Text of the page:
2) Eugene spoke of giving up TV 30 or so years ago.

3) Eugene does not use social media.

4) When it came down to whether or not the church should expand after reaching capacity, Eugene knew he wasn’t the leader to take the church to the next level.  Sure enough, the next leader expanded the church missionally.

Part of Peterson’s “long obedience in the same direction” is a willingness to say “no” to many “good” opportunities.

In this way, Peterson has been able to have a laser-like focus in what he commits himself to.

He also mentioned that he simply does things that he loves, and so immersing himself in Scripture, writing, and pastoring, are all “loves” of his.  These loves have helped define what he has committed his life (and time) to.

4) I’m so excited about Hope.  I love our launch team, I love what we’re building, and I’m so excited about what God’s going to do!

5) There were a couple of “well-known” Christian leaders in the audience as learners. 

I didn’t get a chance to talk extensively to these folks (hence I won’t blog who they were), but I was greatly encouraged that there were a few nationally known American Christian leaders in the audience there to learn.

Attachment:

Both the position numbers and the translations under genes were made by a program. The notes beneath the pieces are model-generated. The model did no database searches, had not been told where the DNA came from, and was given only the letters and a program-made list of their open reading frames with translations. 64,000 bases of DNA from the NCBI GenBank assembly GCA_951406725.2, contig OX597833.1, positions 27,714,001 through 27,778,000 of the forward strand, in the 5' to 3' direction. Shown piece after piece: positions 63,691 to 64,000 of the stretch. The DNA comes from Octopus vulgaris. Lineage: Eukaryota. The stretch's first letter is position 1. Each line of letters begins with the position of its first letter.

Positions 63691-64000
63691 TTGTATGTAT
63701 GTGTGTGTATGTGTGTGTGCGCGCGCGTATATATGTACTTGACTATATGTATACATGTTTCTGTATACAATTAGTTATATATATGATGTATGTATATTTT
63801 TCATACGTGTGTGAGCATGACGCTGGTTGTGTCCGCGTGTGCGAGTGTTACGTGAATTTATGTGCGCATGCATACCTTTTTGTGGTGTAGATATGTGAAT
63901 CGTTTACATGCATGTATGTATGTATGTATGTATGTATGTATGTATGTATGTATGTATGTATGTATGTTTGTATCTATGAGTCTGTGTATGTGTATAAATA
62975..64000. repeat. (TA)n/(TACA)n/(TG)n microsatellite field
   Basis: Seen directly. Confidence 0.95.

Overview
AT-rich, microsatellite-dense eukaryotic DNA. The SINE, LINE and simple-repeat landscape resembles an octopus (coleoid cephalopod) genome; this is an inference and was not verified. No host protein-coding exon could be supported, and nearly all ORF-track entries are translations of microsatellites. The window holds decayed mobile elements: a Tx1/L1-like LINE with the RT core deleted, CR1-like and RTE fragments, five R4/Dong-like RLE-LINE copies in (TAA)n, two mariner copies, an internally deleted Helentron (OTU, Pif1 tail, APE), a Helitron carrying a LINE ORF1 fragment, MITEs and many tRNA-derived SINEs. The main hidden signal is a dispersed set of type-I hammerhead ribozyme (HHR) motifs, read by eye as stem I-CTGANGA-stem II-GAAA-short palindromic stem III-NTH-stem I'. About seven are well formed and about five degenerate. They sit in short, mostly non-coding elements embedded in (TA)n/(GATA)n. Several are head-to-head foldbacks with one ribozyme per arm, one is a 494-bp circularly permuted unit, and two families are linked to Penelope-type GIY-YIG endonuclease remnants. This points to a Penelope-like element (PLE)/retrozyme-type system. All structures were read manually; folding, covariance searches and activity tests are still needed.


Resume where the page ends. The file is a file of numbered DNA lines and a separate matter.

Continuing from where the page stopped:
It was so cool and encouraging to see these folks learning, too.  It’s nice to know that we’re all on the journey and there’s always something new to learn.

6) I was so fortunate to be there, especially in Peterson’s advanced age. Being able to learn from Peterson in a small setting is a gift I do not take for granted.

Thank you so much, Q.  Thank you for caring about how to better serve and resource pastors and church planters like me – it’s much appreciated!